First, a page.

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New guide for planning, designing, and operating onsite water reuse systems

Sustainability

New guide for planning, designing, and operating onsite water reuse systems

The guide, from The Pacific Institute, shows how to provide benefits to surrounding communities and regional water systems.


By Peter Fabris, Contributing Editor | February 9, 2023
The Guide for Developing Onsite Water Systems to Support Regional Water Resilience Pacific Institute
Download The Guide for Developing Onsite Water Systems to Support Regional Water Resilience below

The Pacific Institute, a global nonpartisan water think tank, has released guidance for developers to plan, design, and operate onsite water reuse systems.

The Guide for Developing Onsite Water Systems to Support Regional Water Resilience “advances circular, localized approaches to managing water that reduce a site’s water footprint, improve its resilience to water shortage or other disruptions, and provide benefits for local communities and regional water systems,” according to a news release. Onsite water systems collect and treat water from onsite sources, including wastewater, rainwater, and stormwater, and reuse it for non-potable water uses like toilet flushing, outdoor irrigation, and cooling, which can account for over 75% of a site’s water demand.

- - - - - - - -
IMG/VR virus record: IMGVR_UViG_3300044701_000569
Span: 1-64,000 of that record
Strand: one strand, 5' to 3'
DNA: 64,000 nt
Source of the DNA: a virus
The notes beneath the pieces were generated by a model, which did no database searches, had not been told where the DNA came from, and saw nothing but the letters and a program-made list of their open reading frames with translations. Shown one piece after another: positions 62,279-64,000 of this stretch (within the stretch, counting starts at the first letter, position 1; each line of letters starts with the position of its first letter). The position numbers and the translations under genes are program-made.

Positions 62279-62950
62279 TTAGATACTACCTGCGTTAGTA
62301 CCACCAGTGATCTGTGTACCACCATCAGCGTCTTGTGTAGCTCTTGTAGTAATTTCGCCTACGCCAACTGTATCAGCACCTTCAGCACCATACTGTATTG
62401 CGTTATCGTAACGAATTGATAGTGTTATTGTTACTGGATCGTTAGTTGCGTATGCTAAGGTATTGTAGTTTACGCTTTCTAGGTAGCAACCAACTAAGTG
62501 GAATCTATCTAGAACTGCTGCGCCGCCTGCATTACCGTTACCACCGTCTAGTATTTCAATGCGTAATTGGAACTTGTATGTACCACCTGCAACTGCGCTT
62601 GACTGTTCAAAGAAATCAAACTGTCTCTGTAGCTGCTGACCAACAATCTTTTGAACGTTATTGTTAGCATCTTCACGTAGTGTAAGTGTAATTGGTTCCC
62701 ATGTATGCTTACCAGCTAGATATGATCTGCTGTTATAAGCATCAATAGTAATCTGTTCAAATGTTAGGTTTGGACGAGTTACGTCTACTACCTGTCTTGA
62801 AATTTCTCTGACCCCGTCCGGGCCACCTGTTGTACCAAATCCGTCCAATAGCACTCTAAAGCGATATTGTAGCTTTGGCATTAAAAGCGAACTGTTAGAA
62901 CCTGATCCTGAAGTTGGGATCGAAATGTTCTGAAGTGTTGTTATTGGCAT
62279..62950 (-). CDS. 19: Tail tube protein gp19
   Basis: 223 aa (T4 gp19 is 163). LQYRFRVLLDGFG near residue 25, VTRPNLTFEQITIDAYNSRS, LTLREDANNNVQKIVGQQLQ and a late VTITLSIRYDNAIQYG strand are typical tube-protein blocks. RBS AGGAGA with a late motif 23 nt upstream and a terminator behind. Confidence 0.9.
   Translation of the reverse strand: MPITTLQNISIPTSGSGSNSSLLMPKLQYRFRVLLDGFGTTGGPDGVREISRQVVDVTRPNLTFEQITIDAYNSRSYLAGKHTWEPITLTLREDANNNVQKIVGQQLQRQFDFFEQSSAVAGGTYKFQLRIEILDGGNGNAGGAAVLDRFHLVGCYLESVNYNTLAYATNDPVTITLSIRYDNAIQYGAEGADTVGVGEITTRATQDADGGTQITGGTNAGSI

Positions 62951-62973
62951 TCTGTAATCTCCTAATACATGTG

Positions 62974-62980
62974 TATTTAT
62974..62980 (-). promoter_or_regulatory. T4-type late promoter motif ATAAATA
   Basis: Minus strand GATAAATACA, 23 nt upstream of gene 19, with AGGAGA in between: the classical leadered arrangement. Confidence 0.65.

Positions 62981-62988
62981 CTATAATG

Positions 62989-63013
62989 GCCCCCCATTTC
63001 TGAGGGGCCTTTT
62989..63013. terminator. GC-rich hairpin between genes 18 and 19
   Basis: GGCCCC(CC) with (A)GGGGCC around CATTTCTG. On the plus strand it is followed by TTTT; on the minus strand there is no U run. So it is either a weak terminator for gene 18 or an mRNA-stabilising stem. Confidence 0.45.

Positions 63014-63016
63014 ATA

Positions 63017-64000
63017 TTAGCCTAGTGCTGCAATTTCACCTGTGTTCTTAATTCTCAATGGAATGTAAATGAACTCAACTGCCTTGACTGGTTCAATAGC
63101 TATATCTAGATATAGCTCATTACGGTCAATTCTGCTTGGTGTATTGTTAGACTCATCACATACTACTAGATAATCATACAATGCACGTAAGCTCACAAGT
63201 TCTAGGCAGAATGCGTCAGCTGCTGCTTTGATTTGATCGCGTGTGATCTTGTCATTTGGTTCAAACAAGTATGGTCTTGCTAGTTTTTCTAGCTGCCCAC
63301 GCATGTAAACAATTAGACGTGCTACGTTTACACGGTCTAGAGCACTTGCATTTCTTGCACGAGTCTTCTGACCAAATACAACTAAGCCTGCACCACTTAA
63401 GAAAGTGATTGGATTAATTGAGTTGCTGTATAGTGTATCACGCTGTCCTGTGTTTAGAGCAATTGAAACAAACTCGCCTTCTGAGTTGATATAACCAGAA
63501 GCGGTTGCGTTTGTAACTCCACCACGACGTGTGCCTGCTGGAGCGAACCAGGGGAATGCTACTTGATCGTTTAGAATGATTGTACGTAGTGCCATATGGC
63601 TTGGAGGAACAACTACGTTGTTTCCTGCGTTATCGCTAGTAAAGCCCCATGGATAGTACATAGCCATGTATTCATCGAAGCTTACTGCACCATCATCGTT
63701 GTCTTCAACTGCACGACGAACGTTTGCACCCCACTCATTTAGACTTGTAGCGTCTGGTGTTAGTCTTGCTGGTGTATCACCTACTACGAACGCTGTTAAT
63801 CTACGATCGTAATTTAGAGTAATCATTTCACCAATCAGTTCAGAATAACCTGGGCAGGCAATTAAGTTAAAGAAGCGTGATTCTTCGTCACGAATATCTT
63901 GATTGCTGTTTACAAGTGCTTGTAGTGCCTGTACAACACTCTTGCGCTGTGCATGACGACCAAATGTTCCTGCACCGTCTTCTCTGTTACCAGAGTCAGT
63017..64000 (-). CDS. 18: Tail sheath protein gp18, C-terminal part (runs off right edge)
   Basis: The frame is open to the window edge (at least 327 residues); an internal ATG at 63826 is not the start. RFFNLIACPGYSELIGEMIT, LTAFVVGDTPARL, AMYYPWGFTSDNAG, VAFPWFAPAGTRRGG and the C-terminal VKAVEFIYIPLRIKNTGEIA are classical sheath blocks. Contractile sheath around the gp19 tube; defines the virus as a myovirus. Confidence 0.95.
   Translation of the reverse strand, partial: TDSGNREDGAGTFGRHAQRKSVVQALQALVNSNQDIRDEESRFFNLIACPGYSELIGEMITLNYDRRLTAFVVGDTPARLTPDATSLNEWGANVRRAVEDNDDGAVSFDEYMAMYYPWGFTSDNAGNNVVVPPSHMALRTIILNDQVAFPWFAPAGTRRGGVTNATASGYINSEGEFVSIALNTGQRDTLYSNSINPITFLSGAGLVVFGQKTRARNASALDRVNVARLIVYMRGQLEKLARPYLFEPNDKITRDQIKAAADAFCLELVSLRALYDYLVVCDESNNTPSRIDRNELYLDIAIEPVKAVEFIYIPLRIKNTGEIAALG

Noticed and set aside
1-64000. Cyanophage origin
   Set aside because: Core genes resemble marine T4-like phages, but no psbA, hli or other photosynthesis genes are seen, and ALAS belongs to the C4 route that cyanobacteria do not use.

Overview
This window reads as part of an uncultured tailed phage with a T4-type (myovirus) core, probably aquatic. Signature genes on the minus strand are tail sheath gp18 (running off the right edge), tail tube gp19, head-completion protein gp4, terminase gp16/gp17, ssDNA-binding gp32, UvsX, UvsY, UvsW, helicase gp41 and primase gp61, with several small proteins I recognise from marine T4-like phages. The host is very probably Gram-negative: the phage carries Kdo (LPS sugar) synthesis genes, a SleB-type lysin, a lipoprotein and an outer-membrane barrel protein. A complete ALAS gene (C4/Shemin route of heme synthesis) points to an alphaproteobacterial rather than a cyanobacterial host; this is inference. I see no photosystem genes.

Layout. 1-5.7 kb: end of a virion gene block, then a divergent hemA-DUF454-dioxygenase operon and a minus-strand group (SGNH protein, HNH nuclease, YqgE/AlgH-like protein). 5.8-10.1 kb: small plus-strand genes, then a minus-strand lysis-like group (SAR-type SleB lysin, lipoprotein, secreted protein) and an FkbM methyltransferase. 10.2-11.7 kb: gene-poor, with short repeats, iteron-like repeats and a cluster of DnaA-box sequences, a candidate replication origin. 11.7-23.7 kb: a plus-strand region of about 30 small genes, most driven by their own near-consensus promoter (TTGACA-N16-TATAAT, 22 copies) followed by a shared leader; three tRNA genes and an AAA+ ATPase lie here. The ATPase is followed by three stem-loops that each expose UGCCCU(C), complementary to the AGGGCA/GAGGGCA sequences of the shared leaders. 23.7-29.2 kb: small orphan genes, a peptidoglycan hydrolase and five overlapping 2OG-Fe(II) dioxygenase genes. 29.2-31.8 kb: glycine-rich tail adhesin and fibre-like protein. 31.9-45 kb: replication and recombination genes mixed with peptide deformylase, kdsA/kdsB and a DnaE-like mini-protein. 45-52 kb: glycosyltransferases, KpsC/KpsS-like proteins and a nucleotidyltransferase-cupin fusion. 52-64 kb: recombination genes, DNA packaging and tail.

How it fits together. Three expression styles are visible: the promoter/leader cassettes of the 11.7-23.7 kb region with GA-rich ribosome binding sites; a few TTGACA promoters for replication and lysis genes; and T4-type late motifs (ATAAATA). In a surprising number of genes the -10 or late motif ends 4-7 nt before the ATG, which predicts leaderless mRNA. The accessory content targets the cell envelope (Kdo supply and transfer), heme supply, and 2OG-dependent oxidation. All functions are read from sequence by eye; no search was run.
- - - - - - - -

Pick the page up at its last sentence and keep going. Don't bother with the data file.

The new guide helps site developers envision and evaluate how an onsite system can use a multi-benefit approach to build water resilience, support equity, improve environmental health, and protect public health. Each section includes sample questions to consider, ways for stakeholders to engage, highlights resources to examine, and offers recommended analyses. The guide also provides a range of case studies illustrating best practices and lessons learned.

“Onsite water systems are gaining traction across the U.S. and the world as a water resilience strategy,” said Heather Cooley, director of research at the Pacific Institute. “This circular approach can provide multiple benefits for the building, water systems, and the larger community. In addition to diversifying water supplies, they can reduce pollution from stormwater, create green space, and provide added flexibility and redundancy to centralized water systems.”

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